Dentist appointments aren’t just there for when you have an issue that needs to be seen. In fact prevention is better than waiting around for a problem to come up. I actually had a dentist appointment right as the shutdowns happened, and getting to see my dentist was one of my top priorities when things started to open again (after I confirmed with the office that it was safe to do so).

I know that the dentist can cause some people to worry. Heck, up until recently my dad hadn’t made an appointment in 5 years because he was afraid to get anymore cavities filled. Fear, bad experiences, you name it can cause this anxiety and so it is important to choose dental care you can count on  says dentist Alistair Graham of Mona Vale Dental

 

 

dentist Alistair Graham of Mona Vale Dental  say it’s important to choose dental care you can count on. 

Here are four reasons why even though it can be scary, it is important for you to keep up with your checkups:

 

To Watch out For Mouth Cancer

This is one of the most vital things that your dentist will do at every check-up. They don’t just check that your teeth and oral hygiene are healthy, they will also do an examination that looks for any signs of mouth cancer, head cancer, and neck cancer. They will check for any lumps on your head and neck. They will also keep their eye out for any white or red patches in your mouth. Usually, nothing out of the ordinary will be found, however, these checks could be potentially life-saving.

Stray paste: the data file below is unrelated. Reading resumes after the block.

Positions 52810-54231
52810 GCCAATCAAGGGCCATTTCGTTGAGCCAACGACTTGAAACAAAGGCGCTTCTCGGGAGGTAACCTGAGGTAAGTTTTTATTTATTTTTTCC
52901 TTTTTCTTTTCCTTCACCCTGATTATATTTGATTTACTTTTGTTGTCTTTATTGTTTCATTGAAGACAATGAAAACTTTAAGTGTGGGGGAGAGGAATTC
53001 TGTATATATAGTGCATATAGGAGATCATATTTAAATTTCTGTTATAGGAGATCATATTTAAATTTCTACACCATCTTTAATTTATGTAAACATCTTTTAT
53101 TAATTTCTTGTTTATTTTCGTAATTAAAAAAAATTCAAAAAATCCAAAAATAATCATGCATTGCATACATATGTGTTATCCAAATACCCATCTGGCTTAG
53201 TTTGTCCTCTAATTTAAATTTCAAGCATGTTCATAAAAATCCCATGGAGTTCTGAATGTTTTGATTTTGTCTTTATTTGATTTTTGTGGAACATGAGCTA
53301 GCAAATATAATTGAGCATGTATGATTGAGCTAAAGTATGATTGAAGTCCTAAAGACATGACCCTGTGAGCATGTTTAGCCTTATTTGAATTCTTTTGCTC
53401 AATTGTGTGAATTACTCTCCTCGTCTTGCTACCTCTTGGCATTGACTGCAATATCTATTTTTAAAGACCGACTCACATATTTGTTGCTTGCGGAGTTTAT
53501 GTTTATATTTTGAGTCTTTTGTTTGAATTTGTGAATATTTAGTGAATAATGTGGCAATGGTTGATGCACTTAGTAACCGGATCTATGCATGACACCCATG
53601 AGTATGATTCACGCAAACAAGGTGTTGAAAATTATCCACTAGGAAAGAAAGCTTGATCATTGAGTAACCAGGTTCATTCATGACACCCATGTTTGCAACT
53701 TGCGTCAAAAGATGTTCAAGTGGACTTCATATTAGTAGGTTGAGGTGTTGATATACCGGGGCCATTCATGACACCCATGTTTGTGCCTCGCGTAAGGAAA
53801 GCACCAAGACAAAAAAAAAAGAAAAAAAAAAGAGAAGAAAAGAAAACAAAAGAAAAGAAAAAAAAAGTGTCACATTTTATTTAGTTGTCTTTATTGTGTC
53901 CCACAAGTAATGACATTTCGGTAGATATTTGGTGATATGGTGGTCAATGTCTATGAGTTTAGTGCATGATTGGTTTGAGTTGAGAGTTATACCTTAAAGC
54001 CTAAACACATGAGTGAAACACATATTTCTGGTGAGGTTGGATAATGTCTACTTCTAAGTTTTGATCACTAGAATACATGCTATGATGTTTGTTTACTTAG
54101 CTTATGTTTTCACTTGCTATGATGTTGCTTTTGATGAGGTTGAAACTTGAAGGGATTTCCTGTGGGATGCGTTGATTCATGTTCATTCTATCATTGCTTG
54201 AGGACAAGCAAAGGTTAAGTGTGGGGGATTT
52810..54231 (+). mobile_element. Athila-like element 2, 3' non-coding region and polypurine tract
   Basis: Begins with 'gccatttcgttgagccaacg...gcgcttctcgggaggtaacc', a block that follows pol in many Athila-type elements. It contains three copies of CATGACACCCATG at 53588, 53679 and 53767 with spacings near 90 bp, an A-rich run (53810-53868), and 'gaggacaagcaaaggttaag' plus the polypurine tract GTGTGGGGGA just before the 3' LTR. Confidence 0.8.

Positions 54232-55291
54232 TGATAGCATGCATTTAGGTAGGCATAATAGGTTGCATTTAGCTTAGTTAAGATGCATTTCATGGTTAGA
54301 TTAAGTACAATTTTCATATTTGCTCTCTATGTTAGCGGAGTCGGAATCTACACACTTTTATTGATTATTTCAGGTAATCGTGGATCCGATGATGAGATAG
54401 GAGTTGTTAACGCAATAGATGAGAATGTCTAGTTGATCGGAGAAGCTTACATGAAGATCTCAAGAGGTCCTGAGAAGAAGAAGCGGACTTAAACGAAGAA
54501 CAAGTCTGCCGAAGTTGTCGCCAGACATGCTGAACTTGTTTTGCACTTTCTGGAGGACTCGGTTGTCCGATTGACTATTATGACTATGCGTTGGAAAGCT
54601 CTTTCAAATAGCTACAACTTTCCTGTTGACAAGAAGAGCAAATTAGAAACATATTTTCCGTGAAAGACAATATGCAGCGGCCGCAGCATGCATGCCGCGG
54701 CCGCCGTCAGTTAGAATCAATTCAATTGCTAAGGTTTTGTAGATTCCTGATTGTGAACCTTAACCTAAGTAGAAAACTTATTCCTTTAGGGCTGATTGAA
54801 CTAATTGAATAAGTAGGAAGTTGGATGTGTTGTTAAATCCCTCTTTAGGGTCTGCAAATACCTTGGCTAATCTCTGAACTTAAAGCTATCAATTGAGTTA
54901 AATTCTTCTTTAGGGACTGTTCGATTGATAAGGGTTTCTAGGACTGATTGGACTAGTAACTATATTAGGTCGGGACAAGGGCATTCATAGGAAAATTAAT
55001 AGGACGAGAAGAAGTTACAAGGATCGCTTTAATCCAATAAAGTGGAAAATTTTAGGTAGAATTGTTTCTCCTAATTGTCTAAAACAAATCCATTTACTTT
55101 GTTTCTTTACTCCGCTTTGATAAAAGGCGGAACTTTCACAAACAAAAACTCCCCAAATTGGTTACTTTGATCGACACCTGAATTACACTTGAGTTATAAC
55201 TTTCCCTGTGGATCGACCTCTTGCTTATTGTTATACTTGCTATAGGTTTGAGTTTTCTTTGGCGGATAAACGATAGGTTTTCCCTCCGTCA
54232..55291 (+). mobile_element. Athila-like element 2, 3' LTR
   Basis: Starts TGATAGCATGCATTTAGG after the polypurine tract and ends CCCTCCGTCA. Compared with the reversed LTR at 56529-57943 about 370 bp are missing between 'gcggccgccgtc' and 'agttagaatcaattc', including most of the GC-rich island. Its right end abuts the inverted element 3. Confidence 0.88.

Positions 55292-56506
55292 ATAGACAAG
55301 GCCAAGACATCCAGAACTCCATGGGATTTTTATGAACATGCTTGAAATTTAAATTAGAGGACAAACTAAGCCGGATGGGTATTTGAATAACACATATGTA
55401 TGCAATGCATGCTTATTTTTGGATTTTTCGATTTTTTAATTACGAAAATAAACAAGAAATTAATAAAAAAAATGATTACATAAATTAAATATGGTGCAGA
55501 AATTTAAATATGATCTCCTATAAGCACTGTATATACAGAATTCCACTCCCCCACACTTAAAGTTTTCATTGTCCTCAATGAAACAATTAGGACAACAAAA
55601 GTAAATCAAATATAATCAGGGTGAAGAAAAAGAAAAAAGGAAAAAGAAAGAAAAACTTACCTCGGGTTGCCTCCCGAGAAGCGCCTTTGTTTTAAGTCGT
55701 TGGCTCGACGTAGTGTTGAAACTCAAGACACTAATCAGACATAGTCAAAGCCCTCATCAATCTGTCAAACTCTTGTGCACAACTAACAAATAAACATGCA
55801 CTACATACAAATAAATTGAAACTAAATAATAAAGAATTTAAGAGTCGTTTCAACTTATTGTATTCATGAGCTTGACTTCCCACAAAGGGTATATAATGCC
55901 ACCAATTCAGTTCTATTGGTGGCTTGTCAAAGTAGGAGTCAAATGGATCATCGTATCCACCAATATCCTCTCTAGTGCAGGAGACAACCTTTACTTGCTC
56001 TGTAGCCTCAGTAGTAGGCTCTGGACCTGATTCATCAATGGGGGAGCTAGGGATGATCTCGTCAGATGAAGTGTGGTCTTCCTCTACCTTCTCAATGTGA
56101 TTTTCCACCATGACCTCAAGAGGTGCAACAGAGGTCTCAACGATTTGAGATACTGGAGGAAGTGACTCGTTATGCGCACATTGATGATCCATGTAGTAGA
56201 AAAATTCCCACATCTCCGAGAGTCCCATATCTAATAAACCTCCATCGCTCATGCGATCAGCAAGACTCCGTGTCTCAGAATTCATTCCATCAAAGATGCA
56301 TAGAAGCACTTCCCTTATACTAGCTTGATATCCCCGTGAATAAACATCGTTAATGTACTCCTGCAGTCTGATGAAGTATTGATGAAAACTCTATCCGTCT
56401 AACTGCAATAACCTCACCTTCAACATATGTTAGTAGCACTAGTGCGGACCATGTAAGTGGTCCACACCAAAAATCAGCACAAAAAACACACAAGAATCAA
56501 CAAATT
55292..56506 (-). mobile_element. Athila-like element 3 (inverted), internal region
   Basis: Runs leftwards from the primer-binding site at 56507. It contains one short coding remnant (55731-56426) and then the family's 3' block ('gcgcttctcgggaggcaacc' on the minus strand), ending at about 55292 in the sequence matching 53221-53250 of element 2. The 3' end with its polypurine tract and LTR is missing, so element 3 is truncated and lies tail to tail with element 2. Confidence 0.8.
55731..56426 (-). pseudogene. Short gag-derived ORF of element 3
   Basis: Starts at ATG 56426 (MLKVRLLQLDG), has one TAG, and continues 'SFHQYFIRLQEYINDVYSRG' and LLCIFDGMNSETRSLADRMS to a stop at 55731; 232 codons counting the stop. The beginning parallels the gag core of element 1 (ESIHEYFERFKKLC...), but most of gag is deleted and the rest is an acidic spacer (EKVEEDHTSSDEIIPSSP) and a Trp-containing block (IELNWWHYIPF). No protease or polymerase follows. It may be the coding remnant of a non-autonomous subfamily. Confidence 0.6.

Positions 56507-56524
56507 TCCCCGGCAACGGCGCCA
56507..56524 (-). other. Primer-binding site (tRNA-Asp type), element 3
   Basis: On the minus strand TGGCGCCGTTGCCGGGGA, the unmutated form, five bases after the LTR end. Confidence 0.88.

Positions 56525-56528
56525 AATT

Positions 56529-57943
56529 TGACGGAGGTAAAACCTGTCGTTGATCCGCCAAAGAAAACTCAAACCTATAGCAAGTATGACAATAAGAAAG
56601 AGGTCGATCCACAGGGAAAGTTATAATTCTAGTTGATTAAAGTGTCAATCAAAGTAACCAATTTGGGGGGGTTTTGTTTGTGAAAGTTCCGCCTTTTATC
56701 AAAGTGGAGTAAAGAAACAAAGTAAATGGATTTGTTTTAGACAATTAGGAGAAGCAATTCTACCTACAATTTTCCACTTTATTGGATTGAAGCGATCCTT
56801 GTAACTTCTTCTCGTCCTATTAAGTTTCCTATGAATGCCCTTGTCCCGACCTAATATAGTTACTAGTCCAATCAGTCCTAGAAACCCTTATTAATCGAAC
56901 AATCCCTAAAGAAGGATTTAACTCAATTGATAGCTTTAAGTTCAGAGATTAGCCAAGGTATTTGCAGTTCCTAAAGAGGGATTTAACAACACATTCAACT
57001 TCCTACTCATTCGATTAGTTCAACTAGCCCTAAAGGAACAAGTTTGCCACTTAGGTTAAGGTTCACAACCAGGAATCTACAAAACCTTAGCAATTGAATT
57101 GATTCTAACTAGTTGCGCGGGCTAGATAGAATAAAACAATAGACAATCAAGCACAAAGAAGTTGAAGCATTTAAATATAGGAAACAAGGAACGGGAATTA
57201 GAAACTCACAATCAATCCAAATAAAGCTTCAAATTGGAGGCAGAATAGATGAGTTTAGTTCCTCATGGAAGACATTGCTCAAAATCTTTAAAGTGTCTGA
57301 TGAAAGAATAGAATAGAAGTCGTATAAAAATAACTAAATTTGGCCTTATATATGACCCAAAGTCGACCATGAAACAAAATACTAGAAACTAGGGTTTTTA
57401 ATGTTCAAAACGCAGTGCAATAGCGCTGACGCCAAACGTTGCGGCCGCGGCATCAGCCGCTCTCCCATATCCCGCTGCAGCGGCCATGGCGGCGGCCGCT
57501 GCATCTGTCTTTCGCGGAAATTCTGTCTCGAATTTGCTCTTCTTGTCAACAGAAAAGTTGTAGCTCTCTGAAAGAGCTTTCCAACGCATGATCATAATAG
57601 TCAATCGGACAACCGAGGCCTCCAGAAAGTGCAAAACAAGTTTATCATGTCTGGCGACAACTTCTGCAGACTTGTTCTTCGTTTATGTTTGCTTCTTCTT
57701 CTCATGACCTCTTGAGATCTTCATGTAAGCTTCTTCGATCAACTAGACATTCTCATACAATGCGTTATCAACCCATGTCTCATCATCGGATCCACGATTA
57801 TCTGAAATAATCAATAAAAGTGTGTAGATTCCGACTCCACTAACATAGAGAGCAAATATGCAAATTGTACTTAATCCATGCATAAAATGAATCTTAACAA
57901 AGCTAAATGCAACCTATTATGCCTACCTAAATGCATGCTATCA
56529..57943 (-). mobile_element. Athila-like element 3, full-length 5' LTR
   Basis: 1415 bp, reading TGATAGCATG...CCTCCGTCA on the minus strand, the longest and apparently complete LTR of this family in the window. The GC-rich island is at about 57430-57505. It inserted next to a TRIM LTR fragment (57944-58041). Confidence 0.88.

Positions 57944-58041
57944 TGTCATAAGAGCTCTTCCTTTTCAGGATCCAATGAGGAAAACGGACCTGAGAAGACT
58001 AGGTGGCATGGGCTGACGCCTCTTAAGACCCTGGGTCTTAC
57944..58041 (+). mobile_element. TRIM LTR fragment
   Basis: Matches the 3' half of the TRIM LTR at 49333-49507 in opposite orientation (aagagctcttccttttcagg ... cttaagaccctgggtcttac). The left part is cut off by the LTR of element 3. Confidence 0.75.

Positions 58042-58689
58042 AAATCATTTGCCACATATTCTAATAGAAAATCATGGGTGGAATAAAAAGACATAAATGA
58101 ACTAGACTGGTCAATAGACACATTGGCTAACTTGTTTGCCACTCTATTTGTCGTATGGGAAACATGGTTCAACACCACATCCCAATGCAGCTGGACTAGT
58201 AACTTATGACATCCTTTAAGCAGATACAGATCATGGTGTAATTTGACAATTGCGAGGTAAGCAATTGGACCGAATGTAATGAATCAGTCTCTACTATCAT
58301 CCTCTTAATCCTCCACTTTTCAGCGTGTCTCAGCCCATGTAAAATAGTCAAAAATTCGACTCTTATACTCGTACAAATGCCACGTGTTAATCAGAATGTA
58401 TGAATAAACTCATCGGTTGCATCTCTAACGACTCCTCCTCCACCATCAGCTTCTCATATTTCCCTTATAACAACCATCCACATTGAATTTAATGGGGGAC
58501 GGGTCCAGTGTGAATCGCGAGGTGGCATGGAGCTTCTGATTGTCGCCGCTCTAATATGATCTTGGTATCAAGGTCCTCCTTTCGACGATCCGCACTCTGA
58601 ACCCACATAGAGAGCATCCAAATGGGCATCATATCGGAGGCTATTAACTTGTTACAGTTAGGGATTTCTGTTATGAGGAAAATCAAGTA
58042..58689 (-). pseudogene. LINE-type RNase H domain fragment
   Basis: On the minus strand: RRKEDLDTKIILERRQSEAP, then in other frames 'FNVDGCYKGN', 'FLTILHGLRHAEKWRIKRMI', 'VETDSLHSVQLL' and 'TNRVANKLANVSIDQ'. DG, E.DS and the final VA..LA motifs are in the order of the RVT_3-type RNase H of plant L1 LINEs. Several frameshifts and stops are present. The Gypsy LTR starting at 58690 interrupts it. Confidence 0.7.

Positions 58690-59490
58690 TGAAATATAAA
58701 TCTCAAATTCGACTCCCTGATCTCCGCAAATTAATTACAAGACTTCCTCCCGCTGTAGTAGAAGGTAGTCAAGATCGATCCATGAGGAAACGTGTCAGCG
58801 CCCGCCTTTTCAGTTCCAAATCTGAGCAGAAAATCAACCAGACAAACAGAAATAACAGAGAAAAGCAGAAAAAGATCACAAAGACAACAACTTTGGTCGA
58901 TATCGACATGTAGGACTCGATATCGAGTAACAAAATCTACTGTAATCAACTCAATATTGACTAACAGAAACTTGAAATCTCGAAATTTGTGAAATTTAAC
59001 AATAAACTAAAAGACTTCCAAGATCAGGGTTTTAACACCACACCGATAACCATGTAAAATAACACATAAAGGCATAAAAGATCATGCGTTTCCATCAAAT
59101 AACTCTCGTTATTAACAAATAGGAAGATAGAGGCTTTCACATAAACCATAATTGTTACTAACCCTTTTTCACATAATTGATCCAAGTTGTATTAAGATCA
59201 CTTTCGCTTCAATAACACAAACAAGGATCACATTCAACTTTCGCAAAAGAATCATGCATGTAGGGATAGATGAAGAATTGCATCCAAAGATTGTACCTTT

Hygienists

Dental therapists and hygienists are quite often overlooked when it comes to your oral health, however, they can be extremely useful when it comes to the advice and the service they can offer you. Dental hygienists are ‘preventive’ dental health and will treat gum disease, they will also educate you on the right way to look after your teeth and gums at home (at my last appointment I realized I have been brushing my teeth wrong my whole life).  This will normally include professionally cleaning your teeth, referred to as a scale and polish (removing plaque and tartar). 

Talking Through Teeth Whitening 

Tooth whitening has grown in popularity in the most recent years, however, there are many myths that are circulating leaving people unsure about what is safe and what isn’t. You dentist is the best person to offer you advice on this department, they will know and understand all the options that are available for you.

Prevent And See Early Signs 

They can catch things early or prevent them from happening. With the use of a tiny mirror and a routine exam, your dement is able to see under your gums, this is an area where there can be a lot of action without you even releasing. Dentists will both solve and prevent problems. Potential problems include tooth decay and gum disease. When it comes down to your oral health, it is key for you to be proactive, seeing your dentist is the way to follow through with this. 

 

There isn’t anyone who is better qualified to advise you and help you keep on top of your oral health than your dentist. This means they should always be your first port of call if you have any concerns or worries.